The role and importance of U.S. pork exports and the value of specific cuts internationally were objectives of a “Value of Pork Exports” study conducted by the U.S. Meat Export Federation (USMEF).

“This study brings clarity to the value of the export premiums paid by customers in other countries in excess of U.S. prices,” explains John Hinners, USMEF vice president of industry relations. “In addition, it provides us with an array of valuable information about where we have been and need to go regarding U.S. pork exports.”

The study placed total pork export premiums for 2004 at $270.6 million. The items generating the largest premiums for U.S. producers, by volume, were: bellies, 67,100 tons; loins, 142,434 tons; butts, 44,471 tons; tenderloins, 27,652 tons; and picnics, 185,741 tons. Premiums for these five cuts represented 74% of the total export premiums received in 2004.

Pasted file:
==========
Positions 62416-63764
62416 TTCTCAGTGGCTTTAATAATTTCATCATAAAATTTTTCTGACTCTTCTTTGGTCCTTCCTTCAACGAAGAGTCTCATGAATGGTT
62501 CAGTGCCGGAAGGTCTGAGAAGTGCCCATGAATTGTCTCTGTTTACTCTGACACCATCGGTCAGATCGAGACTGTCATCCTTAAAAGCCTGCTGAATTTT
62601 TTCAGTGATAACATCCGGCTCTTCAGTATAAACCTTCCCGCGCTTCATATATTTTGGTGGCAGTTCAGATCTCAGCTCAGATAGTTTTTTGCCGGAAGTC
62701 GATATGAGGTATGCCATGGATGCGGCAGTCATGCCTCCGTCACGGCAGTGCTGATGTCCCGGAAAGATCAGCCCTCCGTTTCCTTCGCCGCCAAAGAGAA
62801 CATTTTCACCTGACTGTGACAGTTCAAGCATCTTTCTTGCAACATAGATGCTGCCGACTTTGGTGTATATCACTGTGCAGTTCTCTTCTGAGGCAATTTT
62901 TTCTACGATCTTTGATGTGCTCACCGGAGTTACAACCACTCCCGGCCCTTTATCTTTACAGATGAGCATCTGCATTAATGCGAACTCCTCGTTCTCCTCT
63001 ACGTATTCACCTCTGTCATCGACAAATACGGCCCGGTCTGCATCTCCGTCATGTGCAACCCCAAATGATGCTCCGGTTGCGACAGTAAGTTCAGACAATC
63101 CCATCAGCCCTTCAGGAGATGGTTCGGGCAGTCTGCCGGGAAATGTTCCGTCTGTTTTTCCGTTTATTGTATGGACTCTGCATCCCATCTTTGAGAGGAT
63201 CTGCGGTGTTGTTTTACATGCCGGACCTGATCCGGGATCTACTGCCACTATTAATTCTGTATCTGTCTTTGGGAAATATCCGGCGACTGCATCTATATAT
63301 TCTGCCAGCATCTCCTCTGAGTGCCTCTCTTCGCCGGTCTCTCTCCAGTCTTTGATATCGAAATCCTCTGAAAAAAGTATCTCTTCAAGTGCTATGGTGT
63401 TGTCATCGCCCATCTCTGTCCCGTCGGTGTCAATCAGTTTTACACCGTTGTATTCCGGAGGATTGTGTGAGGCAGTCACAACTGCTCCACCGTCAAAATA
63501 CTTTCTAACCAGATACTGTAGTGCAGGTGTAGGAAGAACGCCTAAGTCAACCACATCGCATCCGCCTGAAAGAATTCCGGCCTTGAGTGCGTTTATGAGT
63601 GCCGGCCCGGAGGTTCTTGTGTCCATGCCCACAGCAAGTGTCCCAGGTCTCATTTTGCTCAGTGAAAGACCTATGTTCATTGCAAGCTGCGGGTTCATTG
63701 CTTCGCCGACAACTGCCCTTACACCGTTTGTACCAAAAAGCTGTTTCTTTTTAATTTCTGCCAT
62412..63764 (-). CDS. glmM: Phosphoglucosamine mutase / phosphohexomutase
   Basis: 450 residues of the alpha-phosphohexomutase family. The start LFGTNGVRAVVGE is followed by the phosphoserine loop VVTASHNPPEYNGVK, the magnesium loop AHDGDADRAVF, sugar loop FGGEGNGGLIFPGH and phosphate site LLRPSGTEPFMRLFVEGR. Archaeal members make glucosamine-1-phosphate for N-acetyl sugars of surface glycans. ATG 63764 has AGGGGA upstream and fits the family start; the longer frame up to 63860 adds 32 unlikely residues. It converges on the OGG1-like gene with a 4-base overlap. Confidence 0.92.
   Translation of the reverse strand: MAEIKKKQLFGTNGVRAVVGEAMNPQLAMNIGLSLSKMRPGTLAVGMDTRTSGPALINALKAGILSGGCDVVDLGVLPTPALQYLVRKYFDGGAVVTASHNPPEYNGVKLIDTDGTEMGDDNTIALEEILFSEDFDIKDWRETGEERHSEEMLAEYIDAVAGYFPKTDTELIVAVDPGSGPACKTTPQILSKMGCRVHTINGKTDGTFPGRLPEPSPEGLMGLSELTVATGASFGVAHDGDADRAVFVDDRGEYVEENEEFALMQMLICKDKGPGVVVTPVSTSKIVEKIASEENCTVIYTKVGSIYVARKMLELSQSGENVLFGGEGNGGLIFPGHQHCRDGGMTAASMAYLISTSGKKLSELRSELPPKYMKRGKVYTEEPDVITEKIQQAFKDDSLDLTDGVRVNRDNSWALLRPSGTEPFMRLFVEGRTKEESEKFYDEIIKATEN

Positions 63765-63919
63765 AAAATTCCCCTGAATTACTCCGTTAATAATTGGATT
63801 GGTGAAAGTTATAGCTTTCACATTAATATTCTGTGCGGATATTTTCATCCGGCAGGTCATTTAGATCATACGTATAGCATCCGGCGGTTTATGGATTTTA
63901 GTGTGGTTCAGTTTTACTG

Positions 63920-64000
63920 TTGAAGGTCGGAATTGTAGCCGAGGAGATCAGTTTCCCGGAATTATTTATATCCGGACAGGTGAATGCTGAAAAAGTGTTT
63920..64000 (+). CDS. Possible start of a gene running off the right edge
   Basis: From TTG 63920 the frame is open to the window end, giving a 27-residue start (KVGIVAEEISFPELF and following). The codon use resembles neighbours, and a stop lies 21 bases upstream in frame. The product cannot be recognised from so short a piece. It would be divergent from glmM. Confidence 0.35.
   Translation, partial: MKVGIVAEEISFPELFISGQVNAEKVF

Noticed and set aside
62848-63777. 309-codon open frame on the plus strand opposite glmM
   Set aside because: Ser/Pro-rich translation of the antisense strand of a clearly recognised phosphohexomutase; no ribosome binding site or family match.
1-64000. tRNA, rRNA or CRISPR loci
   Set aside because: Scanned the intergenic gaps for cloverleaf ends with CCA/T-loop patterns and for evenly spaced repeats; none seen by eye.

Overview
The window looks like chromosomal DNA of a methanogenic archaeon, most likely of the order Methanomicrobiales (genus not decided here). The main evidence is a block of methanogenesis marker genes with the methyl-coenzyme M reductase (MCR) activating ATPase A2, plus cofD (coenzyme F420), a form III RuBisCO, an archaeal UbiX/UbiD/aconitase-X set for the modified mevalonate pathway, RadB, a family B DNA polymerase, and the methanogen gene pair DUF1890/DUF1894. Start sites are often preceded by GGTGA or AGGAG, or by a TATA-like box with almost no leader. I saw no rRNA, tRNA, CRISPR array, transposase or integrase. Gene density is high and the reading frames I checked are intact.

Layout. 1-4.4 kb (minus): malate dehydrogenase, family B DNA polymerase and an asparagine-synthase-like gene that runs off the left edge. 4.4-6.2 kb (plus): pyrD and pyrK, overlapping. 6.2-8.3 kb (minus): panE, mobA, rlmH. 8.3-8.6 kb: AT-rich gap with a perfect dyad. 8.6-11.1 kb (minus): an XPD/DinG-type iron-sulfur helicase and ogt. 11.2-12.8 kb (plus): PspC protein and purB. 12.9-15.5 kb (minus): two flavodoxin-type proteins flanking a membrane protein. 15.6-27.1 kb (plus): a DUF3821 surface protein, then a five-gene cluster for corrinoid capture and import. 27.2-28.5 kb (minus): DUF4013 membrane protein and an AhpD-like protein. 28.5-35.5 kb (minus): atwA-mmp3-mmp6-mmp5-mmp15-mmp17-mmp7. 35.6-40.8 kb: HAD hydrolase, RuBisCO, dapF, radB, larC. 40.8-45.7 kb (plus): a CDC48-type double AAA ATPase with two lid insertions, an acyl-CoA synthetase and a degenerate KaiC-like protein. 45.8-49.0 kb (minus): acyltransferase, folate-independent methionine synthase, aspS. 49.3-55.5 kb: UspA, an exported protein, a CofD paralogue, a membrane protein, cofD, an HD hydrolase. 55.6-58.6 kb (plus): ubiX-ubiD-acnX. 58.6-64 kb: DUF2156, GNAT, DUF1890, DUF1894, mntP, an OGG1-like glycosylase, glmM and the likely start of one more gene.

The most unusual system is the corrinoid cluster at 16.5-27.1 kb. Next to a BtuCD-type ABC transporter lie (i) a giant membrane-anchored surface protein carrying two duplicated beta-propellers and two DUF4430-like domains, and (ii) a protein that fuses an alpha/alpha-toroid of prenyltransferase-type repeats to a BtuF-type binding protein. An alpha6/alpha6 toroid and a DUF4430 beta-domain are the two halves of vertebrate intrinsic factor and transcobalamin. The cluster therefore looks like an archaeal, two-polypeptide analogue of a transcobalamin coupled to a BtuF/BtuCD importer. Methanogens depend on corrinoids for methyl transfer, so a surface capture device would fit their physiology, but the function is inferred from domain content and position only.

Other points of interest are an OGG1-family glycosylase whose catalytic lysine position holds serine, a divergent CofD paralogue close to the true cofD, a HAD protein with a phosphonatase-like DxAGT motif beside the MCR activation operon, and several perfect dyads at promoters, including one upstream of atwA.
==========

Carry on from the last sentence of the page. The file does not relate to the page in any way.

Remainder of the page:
The study also estimated in 2004 that the United States exported the “pork equivalent” of 10.862 million hogs worth $22.64 more per head than their domestic counterparts.